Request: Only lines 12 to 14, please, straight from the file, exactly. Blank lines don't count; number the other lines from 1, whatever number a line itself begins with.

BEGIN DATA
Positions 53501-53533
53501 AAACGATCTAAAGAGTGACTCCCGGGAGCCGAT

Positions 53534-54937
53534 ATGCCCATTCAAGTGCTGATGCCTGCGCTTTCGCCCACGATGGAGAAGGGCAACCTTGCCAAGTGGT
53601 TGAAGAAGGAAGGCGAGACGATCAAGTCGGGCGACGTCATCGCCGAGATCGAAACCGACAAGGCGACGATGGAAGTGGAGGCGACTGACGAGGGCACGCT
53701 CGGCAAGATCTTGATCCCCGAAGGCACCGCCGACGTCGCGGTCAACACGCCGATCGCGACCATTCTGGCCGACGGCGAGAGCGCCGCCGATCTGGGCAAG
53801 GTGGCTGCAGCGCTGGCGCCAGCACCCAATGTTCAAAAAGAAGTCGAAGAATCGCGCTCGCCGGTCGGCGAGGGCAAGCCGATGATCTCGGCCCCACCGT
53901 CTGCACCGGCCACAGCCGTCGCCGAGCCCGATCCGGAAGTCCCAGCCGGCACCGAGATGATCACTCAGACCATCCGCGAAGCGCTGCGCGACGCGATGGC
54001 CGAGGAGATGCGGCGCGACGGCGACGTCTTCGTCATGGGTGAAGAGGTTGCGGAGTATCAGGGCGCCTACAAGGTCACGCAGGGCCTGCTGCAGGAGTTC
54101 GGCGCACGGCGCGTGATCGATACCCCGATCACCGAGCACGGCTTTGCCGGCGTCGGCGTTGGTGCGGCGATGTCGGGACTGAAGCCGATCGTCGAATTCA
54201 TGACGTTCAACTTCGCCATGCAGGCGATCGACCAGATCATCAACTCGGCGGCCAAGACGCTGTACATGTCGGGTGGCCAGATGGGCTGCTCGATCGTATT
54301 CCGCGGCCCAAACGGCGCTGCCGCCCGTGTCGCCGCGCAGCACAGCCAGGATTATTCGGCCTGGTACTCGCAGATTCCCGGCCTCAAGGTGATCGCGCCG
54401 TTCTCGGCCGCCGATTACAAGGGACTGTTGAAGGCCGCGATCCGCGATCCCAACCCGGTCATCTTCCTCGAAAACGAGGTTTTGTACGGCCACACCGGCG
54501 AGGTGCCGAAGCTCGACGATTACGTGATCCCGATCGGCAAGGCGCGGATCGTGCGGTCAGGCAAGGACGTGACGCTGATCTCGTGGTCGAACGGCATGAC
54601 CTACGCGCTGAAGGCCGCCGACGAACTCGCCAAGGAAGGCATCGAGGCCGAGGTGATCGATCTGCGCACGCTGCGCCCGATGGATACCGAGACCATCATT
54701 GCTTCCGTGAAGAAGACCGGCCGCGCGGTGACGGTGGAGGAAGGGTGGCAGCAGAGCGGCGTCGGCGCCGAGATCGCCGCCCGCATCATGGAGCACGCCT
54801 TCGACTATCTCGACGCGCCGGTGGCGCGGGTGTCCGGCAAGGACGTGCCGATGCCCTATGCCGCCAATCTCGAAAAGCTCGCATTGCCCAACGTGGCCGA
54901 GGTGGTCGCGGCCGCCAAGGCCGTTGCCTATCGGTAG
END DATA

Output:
54301 CCGCGGCCCAAACGGCGCTGCCGCCCGTGTCGCCGCGCAGCACAGCCAGGATTATTCGGCCTGGTACTCGCAGATTCCCGGCCTCAAGGTGATCGCGCCG
54401 TTCTCGGCCGCCGATTACAAGGGACTGTTGAAGGCCGCGATCCGCGATCCCAACCCGGTCATCTTCCTCGAAAACGAGGTTTTGTACGGCCACACCGGCG
54501 AGGTGCCGAAGCTCGACGATTACGTGATCCCGATCGGCAAGGCGCGGATCGTGCGGTCAGGCAAGGACGTGACGCTGATCTCGTGGTCGAACGGCATGAC